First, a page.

Linked by Thom Holwerda on Mon 21st Oct 2013 14:01 UTC

Jeff Atwood:

I had a brief Twitter conversation with Anand Shimpi of Anandtech about this, and he was as perplexed as I was. Nobody could explain the technical basis for this vast difference in idle power management on the same hardware. None of the PC vendors he spoke to could justify it, or produce a Windows box that managed similar battery life to OS X. And that battery life gap is worse today - even when using Microsoft's own hardware, designed in Microsoft's labs, running Microsoft's latest operating system released this week. Microsoft can no longer hand wave this vast difference away based on vague references to "poorly optimized third party drivers".

The new Surface Pro 2 gets 6.6 hours of web browsing battery life. The MacBook Air 11", which has more or less the same hardware and battery, gets more than 11 hours.

I have a Surface RT - the first generation - and as such, I know why. Windows 8 might have Metro running on top of it hiding a lot of it, but Windows 8.x carries just as much baggage, cruft, and outdated shit with it as previous versions of Windows have. Windows 8/8.1 - and Metro in particular - simply suck. Slow, clunky, jarring, cumbersome, battery-sucking, restricted, and limited, with a crappy selection of rush-job, rarely updated applications. You know how resizing windows on Windows 7 or OS X is all nice and fluid? Why, then, is it a slow and jittery operation that brings Windows 8 Metro to its knees?

It's simple: just like battery life, it's a symptom of Microsoft's Windows team not having the balls to truly go for a clean break, as the Windows Phone team have done. And lo and behold, Windows Phone - even WP8, which runs on the same NT kernel - has none of the slowness and crappiness issues that continue to plague Windows 8 Metro (although WP has its own set of issues unrelated to these).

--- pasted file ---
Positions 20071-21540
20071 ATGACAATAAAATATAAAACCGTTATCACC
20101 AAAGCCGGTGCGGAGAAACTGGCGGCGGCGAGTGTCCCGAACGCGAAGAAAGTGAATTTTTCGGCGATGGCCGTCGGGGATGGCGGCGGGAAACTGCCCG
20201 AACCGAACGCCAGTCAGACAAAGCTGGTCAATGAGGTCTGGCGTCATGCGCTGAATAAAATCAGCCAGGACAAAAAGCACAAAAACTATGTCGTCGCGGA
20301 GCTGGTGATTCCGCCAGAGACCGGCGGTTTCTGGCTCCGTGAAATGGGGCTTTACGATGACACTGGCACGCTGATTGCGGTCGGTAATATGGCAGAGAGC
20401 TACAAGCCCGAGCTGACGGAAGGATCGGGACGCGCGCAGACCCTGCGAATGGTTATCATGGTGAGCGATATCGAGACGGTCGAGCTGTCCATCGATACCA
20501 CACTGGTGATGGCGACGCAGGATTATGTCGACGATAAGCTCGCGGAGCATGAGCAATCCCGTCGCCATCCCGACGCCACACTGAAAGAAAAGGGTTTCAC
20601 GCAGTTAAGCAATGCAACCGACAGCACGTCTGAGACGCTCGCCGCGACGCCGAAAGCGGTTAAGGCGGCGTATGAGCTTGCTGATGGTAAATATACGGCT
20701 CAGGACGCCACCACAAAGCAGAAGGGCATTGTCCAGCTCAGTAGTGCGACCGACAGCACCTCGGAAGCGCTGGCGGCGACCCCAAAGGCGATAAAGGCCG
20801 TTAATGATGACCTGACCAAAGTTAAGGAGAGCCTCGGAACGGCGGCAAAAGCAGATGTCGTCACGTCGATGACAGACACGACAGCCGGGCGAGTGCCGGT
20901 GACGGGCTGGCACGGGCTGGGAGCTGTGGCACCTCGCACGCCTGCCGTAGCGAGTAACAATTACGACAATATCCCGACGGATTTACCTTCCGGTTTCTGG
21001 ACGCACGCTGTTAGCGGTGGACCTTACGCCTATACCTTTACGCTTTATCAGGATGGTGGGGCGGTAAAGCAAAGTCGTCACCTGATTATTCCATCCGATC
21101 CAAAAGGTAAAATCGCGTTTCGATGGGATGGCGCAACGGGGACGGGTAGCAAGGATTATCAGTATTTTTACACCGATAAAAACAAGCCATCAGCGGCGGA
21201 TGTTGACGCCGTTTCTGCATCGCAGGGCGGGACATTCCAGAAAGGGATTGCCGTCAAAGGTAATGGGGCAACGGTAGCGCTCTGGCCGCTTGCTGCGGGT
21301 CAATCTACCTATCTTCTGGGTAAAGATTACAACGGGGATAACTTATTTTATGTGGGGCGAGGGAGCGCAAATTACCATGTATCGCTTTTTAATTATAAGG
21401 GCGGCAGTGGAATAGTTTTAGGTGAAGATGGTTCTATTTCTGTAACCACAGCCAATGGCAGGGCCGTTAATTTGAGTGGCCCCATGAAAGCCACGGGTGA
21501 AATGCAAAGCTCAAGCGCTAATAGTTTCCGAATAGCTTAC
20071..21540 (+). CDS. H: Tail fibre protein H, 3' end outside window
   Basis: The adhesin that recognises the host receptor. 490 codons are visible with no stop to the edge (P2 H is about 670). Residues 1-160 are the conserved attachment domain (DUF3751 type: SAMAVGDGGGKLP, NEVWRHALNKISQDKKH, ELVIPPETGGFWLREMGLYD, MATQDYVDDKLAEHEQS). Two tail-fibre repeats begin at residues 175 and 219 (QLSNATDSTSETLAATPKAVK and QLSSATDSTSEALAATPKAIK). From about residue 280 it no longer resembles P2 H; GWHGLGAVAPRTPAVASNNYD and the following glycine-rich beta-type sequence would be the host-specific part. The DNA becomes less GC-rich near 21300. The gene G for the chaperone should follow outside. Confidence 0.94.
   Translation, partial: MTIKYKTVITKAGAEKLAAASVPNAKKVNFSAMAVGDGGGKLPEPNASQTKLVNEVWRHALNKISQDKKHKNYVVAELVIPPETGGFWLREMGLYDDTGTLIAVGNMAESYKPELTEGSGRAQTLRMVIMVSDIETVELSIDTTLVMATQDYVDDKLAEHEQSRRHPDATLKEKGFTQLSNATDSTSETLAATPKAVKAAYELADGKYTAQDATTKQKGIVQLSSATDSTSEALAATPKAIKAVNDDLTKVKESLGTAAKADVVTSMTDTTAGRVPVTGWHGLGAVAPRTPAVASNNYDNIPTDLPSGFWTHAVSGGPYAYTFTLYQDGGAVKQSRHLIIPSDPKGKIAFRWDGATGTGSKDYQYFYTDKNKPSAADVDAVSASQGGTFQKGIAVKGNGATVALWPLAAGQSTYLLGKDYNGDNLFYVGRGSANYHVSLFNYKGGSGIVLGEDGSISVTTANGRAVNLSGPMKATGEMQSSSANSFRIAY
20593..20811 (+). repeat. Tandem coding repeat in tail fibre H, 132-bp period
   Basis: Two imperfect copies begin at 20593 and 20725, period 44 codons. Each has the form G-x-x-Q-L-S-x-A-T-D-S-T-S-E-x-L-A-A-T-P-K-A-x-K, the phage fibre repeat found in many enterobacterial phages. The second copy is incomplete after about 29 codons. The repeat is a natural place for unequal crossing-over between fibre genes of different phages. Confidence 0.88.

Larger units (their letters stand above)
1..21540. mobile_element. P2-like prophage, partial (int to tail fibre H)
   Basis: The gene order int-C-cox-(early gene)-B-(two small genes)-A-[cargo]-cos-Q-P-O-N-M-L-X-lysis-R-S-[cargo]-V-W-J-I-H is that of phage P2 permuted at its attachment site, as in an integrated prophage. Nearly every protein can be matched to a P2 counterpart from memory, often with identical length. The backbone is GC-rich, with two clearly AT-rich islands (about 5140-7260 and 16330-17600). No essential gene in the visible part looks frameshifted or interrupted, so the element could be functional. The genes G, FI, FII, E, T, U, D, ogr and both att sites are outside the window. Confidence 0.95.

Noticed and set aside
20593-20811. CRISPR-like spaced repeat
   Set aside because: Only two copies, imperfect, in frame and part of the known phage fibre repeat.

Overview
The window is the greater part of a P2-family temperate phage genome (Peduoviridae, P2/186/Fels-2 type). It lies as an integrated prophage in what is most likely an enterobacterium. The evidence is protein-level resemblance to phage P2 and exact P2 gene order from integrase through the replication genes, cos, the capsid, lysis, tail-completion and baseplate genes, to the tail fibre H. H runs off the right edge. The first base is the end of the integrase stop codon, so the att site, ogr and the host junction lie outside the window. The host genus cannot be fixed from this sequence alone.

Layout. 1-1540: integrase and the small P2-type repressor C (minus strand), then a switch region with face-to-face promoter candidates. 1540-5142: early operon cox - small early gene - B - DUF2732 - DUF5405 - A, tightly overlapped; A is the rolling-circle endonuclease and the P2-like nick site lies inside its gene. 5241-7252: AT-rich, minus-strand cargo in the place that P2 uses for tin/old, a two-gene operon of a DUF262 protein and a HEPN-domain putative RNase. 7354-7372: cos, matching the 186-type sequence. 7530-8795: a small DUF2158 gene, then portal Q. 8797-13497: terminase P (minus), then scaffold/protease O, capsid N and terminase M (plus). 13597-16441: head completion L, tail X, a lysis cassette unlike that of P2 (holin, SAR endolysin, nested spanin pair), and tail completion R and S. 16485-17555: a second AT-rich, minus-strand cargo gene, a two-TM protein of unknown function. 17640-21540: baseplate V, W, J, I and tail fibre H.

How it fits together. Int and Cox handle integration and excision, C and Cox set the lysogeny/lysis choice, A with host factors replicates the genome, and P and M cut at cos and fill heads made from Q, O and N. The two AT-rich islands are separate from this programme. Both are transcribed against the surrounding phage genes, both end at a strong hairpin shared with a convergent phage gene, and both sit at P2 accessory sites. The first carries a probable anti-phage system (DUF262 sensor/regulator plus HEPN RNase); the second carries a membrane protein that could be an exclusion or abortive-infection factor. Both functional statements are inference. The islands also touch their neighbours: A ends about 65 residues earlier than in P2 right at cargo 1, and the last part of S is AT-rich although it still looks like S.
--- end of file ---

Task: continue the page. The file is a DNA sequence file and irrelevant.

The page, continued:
If you want a smooth, modern laptop today - get a MacBook. If you want a smooth and modern tablet, get the Nexus 7 or an iPad. Microsoft still has nothing to show for itself in these areas.

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RE: Wow
by WereCatf on Mon 21st Oct 2013 16:49 UTC in reply to "Wow"
Member since:

Wow, a 1.6 GHz processor (i5-4200U in Surface Pro 2) has worse battery life than a 1.3 GHz processor (i5-4250U in MBA)? Who would have thought?

So, you're squarely staring at the CPU-speed? If you'd dig deeper you'd notice that the 4200U sports an HD Graphics 4400 GPU whereas the 4250U sports an HD Graphics 5000 GPU, which according to benchmarks is a lot speedier than the aforementioned one. The speedier GPU is likely the bigger reason for the difference in battery-life than the difference of mere 300MHz, especially since both CPUs have equally-high turbo-clocked speed -- 2.6GHz.

Reply Parent Score: 3

RE[2]: Wow
by Nelson on Mon 21st Oct 2013 17:04 in reply to "RE: Wow"
Nelson Member since:

Also to be noted and accounted for is the active digitizer and higher resolution on the Pro.

Reply Parent Score: 3

RE[3]: Wow
by bentoo on Mon 21st Oct 2013 17:32 in reply to "RE[2]: Wow"
bentoo Member since:

Also to be noted and accounted for is the active digitizer and higher resolution on the Pro.

And the TN in the MBA uses less power than the IPS (assumed) in Surface Pro 2. Too many differences to take this article seriously.

Reply Parent Score: 3

RE[2]: Wow
by bentoo on Mon 21st Oct 2013 17:12 in reply to "RE: Wow"
bentoo Member since:

...has more or less the same hardware and battery

No I'm illustrating that the hardware is NOT the same and that such apples and oranges comparisons should not be used to push Thom's anti-MS agenda.

As for the CPU speed the the 20% higher minimum clock WILL result in more power consumption. (Even though the turbo frequency and TDP are the same...)

Reply Parent Score: 2

RE[3]: Wow
by Thom_Holwerda on Mon 21st Oct 2013 17:33 in reply to "RE[2]: Wow"
Thom_Holwerda Member since:

to push Thom's anti-MS agenda.

To my recollection, I was supposed to be anti-Apple. Care to elaborate? You and several of the fervent Apple supporters here might have to have a talk.

Reply Parent Score: 3